Reasons you should (and some you shouldn’t) get a reverse mortgage today

Many older adults have found that the money they’ve worked years to save still doesn’t cover the rising costs of retirement. Instead, they’re living on fixed incomes, with more stress, just as their golden years are getting in full swing.

You don’t have to be one of them. Get a reverse mortgage, and turn your home’s equity into steady tax-free income you can count on, control and keep for as long as you live in your home. It’s a safe, secure tool for homeowners looking to retain their financial independence and maintain their quality of life as they grow older.

You can find top reverse mortgage lenders on LendingTree’s® marketplace. But, before you start shopping, check out this list of reverse mortgage pros and cons. Make sure you’re making the best, smartest financial decision for this meaningful time in your life.

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Pro: No more monthly mortgage payments

Because it’s generated from your home equity, a reverse mortgage eliminates your monthly mortgage payments. Instead, you receive payments for as long as you live in your home.

Con: There are restrictions

Not every senior citizen gets a reverse mortgage. To qualify, you must be age 62 or older, use your home as your primary residence, own your home fully or have at least 50 percent equity in the home and make sure you’re not delinquent on any federal debt or loans.

Pro: You choose how you get paid

Reverse mortgages come with payment options. You can choose to get your payouts in a lump sum, monthly installments, a line of credit or in a combination of all three!

Con: There are (more) costs to consider

A reverse mortgage is still a home loan. Just like with a traditional mortgage, you’ll have to pay lender fees, closing costs, insurance premiums and other charges associated with getting a home. You’ll also need to pay ongoing costs associated with homeownership, such as property taxes, repair and maintenance costs and even HOA fees.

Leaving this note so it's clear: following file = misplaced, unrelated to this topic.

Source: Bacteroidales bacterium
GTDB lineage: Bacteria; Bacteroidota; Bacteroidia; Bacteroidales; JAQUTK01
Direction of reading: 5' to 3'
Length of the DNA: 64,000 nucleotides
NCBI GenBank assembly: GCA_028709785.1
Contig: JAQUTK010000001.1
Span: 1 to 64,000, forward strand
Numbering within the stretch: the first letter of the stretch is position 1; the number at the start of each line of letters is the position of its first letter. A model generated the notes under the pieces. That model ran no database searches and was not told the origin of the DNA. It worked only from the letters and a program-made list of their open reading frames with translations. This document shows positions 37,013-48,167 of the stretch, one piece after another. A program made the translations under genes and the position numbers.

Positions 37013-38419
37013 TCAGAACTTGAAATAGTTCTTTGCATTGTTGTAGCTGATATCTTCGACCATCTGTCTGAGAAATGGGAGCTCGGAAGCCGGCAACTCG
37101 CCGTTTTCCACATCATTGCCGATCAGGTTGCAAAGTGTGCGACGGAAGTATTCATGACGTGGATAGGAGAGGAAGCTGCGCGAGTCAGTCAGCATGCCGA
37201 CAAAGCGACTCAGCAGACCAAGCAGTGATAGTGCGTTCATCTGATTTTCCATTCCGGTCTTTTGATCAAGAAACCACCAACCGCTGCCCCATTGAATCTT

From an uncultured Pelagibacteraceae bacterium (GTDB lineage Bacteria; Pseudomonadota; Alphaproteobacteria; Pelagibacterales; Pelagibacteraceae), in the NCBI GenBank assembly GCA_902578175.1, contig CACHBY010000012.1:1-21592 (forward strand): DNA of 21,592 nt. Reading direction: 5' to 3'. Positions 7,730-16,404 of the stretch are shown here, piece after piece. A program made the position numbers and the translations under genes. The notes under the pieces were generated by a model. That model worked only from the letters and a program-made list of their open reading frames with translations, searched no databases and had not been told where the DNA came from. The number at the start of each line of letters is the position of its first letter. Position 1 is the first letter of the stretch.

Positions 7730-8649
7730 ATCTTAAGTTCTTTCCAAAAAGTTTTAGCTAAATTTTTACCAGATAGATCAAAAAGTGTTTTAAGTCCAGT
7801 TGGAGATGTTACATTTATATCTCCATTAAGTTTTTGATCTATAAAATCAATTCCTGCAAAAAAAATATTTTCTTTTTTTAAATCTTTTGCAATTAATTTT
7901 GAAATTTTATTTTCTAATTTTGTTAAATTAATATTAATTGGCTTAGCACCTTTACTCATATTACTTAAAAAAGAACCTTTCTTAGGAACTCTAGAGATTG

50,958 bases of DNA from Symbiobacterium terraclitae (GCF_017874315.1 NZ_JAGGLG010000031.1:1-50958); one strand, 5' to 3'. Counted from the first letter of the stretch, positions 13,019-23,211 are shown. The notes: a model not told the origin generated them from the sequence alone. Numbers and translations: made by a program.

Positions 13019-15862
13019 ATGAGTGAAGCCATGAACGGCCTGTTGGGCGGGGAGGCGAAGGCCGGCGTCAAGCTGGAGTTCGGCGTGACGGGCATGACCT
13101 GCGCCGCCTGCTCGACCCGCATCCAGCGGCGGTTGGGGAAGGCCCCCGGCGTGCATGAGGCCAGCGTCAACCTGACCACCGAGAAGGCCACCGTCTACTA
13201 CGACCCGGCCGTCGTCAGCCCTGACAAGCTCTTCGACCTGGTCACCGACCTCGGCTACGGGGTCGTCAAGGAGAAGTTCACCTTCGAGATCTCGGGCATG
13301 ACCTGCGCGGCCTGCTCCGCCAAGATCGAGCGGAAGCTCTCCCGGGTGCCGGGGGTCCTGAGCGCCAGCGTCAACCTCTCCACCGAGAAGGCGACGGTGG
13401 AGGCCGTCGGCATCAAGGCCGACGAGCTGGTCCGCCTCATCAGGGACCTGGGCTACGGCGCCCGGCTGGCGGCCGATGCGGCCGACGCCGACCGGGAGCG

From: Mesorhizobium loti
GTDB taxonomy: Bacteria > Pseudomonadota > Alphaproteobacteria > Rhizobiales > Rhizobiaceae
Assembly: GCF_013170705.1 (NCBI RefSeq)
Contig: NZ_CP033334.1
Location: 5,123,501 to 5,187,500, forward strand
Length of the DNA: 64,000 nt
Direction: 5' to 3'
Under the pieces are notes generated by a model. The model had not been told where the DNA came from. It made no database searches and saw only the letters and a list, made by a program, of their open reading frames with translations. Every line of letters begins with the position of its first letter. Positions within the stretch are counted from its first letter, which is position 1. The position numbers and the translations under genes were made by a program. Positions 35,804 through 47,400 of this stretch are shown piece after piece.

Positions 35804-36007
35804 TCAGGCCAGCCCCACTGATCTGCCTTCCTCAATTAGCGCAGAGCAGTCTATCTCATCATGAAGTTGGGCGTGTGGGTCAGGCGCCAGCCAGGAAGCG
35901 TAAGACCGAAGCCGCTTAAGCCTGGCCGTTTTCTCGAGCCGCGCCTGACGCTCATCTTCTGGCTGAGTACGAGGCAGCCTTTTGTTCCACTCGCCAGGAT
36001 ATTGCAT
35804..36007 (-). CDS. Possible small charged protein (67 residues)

Pro: Your home is yours, not the bank’s

You still own your home. The lender won’t foreclose on it as long as you meet the requirements of the reverse mortgage, such as using your home as your primary residence. You don’t have to repay your loan until you move, sell your home, pass away or otherwise no longer live there.

Con: Your money could be set aside

If the lender determines you’re unable to afford the costs of homeownership, it may set aside a portion of your reverse mortgage payout to cover those expenses. It’s called a life expectancy set aside and will reduce the amount of loan proceeds you receive.

Pro: They’re safer than ever

Years ago, predatory lenders used reverse mortgages to swindle the elderly. Times have changed. Most reverse mortgages today are home equity conversion mortgages (or HECMs) backed by the Federal Housing Administration. They come with lower interest rates, several payment options and access to a mortgage counselor who guides you through the process.

Con: Lenders can still foreclose on your home

Lenders can seize your home if it loses its primary residence status. How does that happen? If you live away from your home longer than six months for non-medical reasons and 12 months for medical ones, lenders determine your home is no longer your primary one.

Pro: It’s your money. Use it how you want.

There’s no limit on how you can use money from your reverse mortgages. It’s all yours, no strings attached. Pay off lingering bills. Build your emergency fund. Take the grandkids on the best summer vacation ever. Whatever you decide, we recommend you do it responsibly.

How do I get started?

Visit LendingTree® to get matched with a reverse mortgage lender with your best interests at heart. Find the best rates and fees for your lifestyle, and begin your journey to a stress-free, financially stable retirement.

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